Even an abundance of initiatives undertaken to restrain the stubbornly high pollution in the National Capital Region (NCR) has failed to produce the desired outcomes. Reason: The initiatives are largely misdirected. The relatively minor contributors to this menace have received the bulk of the attention even as some of the main culprits remain unaddressed. For instance, a lot of blame is ascribed to the burning of paddy stubble in the surrounding states even though it only adds to the locally generated pollution and that, too, for a short period of around a month (mid-October to mid-November). But pollution remains high, and escalates to dangerous levels, even at other times of the year. The consistent polluters are the industries, transport vehicles, construction activity, fossil fuel-based power plants and generator sets, brick kilns and the torching of local waste. Unfortunately, not much is being done on these fronts.
Going by the findings of a recent study by the Delhi-based The Energy and Resources Institute (Teri), about 30 per cent of the NCR’s pollution is caused by industrial units, 28 per cent by transport vehicles and 18 per cent by the dust produced from construction sites, road sweeping and rock crushing. Though crop residue flaming can account for 30 per cent or more of the pollution during the peak paddy-harvesting season, the overall contribution of smoke from outside Delhi during most part of the year has been reckoned by the Teri study at merely 4 per cent. The inflaming of garbage and brick kilns located in and around Delhi further inflate the atmosphere’s smoke content, which, in association with humidity, dust and other hanging pollutants, leads to the formation of health-injurious smog. While, no doubt, crop burning needs to end, well-judged measures are required to curb other air-vitiating factors as well.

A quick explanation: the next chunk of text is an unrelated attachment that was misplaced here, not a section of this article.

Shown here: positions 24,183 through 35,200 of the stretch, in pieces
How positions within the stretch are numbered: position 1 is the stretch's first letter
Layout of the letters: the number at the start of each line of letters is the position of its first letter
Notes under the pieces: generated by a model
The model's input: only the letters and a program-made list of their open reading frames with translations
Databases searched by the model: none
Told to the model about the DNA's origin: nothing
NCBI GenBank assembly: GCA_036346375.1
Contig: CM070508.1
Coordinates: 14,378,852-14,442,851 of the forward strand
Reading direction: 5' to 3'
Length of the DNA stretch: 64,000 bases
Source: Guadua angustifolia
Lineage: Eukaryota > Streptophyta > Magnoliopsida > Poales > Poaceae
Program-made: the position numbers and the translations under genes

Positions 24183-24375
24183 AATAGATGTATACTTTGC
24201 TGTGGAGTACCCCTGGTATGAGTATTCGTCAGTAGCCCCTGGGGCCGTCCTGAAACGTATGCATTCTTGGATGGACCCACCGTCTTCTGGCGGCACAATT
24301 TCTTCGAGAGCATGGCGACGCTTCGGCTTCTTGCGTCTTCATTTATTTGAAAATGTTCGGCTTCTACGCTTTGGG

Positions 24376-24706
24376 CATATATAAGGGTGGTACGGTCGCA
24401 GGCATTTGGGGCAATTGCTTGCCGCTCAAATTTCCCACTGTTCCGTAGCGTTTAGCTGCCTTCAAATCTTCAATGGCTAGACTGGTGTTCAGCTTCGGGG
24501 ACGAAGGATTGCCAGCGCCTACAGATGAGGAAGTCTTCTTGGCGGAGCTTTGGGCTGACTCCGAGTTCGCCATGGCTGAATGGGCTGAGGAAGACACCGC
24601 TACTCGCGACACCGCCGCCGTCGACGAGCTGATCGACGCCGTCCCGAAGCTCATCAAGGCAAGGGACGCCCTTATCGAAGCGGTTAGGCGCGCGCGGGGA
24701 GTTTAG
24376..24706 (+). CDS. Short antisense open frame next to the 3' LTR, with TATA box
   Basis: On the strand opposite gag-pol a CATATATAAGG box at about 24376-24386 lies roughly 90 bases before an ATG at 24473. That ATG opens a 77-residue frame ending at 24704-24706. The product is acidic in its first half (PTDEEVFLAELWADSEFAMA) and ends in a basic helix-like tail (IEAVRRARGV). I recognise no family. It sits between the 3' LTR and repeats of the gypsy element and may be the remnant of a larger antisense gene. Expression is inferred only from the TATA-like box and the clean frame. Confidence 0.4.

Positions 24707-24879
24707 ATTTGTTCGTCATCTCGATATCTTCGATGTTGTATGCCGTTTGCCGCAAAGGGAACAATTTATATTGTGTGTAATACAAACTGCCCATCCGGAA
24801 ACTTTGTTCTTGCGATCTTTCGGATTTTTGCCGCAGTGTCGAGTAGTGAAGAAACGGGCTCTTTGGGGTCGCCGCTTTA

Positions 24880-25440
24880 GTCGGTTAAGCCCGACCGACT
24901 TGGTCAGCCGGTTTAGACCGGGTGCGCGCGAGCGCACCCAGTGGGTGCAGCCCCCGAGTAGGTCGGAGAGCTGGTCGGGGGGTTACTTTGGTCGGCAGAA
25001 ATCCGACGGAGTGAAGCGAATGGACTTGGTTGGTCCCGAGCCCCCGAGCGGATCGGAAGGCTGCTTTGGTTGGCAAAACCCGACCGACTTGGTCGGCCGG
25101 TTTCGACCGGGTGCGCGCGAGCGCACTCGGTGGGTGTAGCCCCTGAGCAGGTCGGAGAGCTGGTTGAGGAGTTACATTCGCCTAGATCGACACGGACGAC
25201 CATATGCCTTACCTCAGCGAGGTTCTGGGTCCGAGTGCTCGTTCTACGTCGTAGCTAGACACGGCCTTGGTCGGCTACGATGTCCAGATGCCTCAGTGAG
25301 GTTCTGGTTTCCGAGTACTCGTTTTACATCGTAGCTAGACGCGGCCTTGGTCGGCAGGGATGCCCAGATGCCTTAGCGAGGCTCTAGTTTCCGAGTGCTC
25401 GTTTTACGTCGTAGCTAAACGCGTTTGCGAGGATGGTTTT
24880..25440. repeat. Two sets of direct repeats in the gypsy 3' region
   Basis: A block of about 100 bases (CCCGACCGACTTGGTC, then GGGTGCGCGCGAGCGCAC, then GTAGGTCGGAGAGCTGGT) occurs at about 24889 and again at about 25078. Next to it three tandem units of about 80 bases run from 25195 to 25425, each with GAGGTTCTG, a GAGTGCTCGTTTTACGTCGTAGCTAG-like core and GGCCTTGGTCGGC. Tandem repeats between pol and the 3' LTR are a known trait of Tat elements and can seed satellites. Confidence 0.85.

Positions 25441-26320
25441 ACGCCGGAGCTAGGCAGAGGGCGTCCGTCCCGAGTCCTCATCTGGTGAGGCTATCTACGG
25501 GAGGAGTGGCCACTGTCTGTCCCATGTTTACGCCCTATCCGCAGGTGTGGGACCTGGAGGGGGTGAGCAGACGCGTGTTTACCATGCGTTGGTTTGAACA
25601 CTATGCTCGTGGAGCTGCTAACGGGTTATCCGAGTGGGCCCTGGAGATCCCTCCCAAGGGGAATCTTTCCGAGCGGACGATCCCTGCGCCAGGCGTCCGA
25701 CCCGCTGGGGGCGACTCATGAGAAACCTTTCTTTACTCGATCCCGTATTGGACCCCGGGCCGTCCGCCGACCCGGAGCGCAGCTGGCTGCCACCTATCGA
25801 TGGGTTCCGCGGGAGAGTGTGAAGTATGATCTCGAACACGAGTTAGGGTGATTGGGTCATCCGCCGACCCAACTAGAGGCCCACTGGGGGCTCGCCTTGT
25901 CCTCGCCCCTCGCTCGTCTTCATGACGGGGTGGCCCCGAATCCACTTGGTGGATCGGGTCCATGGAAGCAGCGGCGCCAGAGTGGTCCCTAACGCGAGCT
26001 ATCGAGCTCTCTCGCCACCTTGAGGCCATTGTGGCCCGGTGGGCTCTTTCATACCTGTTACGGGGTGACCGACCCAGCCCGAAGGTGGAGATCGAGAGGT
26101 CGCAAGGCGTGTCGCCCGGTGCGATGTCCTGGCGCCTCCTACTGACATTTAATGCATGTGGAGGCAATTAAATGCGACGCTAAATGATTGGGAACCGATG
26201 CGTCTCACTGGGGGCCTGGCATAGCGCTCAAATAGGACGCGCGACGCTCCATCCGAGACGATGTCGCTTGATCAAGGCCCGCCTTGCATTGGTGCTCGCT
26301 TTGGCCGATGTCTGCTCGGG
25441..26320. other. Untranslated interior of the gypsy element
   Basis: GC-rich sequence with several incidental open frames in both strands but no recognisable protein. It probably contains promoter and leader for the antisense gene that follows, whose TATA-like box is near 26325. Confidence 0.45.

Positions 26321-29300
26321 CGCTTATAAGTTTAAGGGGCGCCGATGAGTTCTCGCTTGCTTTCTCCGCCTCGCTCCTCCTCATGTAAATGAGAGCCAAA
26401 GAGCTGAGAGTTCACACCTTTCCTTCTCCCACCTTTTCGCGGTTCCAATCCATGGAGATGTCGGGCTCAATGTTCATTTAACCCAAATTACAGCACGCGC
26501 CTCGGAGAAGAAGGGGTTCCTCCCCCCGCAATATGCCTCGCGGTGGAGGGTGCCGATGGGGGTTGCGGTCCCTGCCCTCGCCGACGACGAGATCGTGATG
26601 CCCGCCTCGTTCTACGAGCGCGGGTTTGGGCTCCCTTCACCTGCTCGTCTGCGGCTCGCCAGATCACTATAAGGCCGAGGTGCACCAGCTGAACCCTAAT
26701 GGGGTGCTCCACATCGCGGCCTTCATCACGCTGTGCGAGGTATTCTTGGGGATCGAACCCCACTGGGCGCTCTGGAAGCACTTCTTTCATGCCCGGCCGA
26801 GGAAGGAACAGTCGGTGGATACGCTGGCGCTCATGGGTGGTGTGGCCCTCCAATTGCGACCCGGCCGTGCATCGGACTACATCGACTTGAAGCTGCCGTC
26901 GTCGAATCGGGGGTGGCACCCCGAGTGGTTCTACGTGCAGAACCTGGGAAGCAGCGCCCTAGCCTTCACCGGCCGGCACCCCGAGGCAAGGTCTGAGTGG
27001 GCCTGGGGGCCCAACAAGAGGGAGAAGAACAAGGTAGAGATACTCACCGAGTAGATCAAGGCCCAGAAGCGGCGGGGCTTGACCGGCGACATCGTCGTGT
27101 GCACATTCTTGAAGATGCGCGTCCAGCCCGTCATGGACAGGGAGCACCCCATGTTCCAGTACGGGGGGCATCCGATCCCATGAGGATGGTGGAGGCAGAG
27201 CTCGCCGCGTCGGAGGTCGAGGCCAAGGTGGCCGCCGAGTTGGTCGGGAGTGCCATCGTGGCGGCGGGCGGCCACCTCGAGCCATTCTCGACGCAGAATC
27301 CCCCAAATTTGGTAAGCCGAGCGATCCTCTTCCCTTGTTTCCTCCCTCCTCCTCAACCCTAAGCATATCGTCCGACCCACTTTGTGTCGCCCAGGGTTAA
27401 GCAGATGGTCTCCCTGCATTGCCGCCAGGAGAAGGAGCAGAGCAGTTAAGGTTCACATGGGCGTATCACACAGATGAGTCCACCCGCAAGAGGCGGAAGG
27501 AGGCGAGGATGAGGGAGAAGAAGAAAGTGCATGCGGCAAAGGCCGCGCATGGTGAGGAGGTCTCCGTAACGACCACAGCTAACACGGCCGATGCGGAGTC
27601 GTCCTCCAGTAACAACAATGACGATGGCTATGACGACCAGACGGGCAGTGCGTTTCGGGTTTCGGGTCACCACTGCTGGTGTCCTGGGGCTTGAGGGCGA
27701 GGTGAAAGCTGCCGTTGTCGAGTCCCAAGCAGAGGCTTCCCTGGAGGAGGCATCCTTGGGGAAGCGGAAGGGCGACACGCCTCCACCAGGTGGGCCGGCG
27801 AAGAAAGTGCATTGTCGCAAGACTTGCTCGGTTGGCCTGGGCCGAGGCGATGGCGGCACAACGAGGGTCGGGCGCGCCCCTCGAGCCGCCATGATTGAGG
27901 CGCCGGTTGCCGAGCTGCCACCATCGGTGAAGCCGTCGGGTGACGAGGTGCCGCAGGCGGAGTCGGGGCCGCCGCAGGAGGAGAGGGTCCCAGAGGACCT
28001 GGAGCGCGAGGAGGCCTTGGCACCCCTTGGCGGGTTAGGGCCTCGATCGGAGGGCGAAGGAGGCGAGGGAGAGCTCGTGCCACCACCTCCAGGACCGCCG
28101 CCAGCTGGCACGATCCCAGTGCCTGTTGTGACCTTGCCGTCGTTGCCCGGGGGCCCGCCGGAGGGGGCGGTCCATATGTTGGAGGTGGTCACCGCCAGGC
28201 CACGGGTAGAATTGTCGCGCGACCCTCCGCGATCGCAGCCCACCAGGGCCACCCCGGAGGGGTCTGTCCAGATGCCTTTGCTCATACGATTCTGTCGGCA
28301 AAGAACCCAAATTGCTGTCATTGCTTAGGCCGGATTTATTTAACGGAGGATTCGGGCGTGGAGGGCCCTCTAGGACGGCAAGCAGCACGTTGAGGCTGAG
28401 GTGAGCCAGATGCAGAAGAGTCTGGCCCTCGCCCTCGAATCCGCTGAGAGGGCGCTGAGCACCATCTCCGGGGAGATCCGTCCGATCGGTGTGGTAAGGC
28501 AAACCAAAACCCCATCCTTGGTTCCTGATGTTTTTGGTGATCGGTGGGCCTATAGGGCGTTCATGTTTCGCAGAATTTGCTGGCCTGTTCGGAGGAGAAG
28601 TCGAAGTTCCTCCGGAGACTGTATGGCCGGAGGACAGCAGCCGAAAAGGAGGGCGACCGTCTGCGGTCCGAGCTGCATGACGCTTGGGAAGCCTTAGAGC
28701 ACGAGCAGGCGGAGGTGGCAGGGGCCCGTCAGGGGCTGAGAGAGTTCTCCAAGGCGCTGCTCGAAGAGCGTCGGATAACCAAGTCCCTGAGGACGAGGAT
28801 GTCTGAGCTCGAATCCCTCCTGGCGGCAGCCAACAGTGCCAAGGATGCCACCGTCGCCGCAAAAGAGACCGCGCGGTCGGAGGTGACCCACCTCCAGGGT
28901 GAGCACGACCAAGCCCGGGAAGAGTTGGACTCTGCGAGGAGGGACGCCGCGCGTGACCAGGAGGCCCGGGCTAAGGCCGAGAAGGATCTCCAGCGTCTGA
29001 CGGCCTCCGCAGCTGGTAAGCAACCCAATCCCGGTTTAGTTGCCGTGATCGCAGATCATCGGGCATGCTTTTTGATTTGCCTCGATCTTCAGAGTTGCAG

An elaborate plan has been formulated to control the NCR’s pollution through short- and long-term actions. It includes a well-crafted Graded Response Action Plan (GRAP) to deal with emergencies. However, the implementation of this plan is tardy. One reason for this could be the multiplicity of laws, authorities and agencies dealing with this issue. Most of these bodies such as the pollution control boards are just paper tigers. None of them is directly accountable for poor results. Polluting activities such as construction, non-mechanised road sweeping, waste burning, use of diesel generators, etc. are continuing despite the GRAP being in force. Nearly 52,000 polluting industrial units, which have been asked to shut down, continue to operate in the residential and other non-conforming areas. Though the Indraprastha thermal power plant in the heart of Delhi has been closed, even if temporarily, about a dozen other thermal plants continue to function within the 300-km radius of the Capital. The emission levels of most of these do not conform to the standards notified by the environment ministry in December 2015. These emissions are relatively hazardous as they contain highly toxic sulphates, nitrates, mercury and secondary particulate matter. Such blatant violations of pollution control norms need to be checked. Otherwise, the NCR’s ambient environment will remain unhealthy.